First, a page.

The New York Times is the only news organization with more than one prize
New Media showed some impressive muscle in this year's Pulitzer Prizes, which honored the Huffington Post and Politico in addition to legacy organizations such as the New York Times.
The Huffington Post picked up its first Pulitzer for its 10-part investigative series on wounded veterans, "Beyond the Battlefield."
The award for National Reporting went to former Time and Los Angeles Times contributor David Wood. It is a sign of institutional legitimacy for a site that has become an online traffic giant, but has been a lightning rod for media criticism for its aggregation policies.
The other major new media winner was Politico's Matt Wuerker, who won for Editorial Cartooning. It is the first Pulitzer for the 5-year-old political site.
Online news organizations have only been eligible to receive Pulitzers since 2009, when the organization changed its submission policies.
One media upstart, The Onion, will have to go back to skewering journalism awards having found itself outside of the winner's despite launching a yearlong campaign aimed at earning the satiric newspaper its first prize.
In a series of fake ads and articles, The Onion spent months calling on the Pulitzer Board to "to stop the bias, stop the ignorance, and stop the neglect."
To be sure, more established publications, such as The New York Times, the Boston Globe and the Chicago Tribune, also collected awards, but usual suspects like the Washington Post, Wall Street Journal and the Los Angeles Times were not among the honorees.
The Times won two Pulitzers for International Reporting and Explanatory Reporting. It was the only news organization to win more than one prize.
The Philadelphia Inquirer won the prestigious Public Service prize for its seven-part series, "Assault on Learning," which argued that violence in urban schools was underreported.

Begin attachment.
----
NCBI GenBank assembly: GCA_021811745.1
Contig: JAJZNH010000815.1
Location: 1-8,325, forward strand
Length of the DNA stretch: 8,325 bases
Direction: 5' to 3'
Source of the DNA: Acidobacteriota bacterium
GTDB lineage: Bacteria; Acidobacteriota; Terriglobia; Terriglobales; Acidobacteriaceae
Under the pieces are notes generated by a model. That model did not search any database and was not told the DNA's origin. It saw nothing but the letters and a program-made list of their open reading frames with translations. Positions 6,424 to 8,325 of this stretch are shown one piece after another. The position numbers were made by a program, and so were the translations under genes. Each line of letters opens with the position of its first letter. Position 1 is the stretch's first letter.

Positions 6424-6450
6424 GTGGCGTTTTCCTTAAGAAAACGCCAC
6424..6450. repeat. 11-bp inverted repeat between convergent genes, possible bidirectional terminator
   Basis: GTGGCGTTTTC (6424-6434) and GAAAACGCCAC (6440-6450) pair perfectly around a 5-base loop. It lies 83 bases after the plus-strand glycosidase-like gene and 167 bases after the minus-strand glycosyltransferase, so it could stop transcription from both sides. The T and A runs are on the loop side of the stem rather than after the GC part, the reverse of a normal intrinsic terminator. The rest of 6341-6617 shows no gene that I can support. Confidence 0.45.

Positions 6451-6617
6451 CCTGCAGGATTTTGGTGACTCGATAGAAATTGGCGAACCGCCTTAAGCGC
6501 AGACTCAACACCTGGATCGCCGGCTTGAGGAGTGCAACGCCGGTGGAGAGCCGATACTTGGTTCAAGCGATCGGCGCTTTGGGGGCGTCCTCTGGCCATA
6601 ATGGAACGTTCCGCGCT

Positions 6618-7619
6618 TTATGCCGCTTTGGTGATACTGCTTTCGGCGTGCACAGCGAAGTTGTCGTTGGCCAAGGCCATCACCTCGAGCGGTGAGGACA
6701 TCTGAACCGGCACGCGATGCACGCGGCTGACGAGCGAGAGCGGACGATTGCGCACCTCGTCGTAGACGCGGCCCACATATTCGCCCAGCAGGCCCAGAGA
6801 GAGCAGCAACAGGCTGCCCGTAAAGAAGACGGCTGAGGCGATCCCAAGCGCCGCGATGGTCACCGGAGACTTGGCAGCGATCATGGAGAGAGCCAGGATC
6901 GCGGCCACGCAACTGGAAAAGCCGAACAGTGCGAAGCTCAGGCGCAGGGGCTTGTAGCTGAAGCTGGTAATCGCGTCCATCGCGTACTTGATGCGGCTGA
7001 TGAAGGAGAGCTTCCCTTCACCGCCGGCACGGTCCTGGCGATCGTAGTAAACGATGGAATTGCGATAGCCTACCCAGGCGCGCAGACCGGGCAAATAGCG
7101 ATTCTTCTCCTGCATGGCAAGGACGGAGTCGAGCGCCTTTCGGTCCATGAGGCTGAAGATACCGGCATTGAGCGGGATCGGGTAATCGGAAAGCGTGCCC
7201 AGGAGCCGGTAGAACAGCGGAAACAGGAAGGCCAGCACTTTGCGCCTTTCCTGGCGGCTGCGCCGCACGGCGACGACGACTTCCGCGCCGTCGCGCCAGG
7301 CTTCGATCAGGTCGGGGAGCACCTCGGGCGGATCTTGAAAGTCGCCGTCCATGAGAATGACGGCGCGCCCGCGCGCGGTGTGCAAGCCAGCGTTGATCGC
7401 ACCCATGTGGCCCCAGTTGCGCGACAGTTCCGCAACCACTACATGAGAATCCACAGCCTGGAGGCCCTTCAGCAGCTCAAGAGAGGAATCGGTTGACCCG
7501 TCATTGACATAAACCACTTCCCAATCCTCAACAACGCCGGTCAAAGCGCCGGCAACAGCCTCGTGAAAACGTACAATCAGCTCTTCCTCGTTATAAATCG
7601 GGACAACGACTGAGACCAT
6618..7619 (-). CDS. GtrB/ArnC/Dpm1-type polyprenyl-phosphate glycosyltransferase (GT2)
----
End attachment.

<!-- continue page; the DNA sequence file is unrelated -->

In the local news category, Sara Ganim and members of The Patriot-News Staff won the prize for revealing one of the most explosive news stories of last year — the sexual abuse allegations against Penn State coach Jerry Sandusky. The media firestorm that greeted Ganim and the tiny paper's work led to the ouster of the legendary Joe Paterno as head coach of the Penn State Nittany Lions.
Winners in the arts and drama category include Quiara Alegría Hudes' play "Water by the Spoonful," John Lewis Gaddis biography "George F. Kennan: An American Life" and Tracy K. Smith's poetry collection "Life on Mars."
In a rare move, the Pulitzer committee did not honor any work of fiction.
Full list of winners:
Public Service – The Philadelphia Inquirer
Breaking News Reporting - The Tuscaloosa (Ala.) News Staff
Investigative Reporting - Matt Apuzzo, Adam Goldman, Eileen Sullivan and Chris Hawley of the Associated Press
Michael J. Berens and Ken Armstrong of the Seattle Times
Explanatory Reporting - David Kocieniewski of the New York Times
Local Reporting - Sara Ganim and members of the Patriot-News Staff, Harrisburg, Penn
National Reporting - David Wood of the Huffington Post
International Reporting - Jeffrey Gettleman of the New York Times
Feature Writing - Eli Sanders of the Stranger, a Seattle (Wash.) weekly
Commentary - Mary Schmich of the Chicago Tribune
Criticism -Wesley Morris of the Boston Globe
Editorial Writing - No award
Editorial Cartooning – Matt Wuerker of Politico
Breaking News Photography – Massoud Hossaini of Agence France-Presse
Feature Photography - Craig F. Walker of the Denver Post
LETTERS, DRAMA and MUSIC
Fiction - No award
Drama - "Water by the Spoonful" by Quiara Alegría Hudes
History - "Malcolm X: A Life of Reinvention," by the late Manning Marable (Viking)
Biography - "George F. Kennan: An American Life," by John Lewis Gaddis (The Penguin Press)
Poetry - "Life on Mars" by Tracy K. Smith (Graywolf Press)
General Nonfiction - "The Swerve: How the World Became Modern," by Stephen Greenblatt (W.W. Norton and Company)
Music - "Silent Night: Opera in Two Acts" by Kevin Puts (Aperto Press)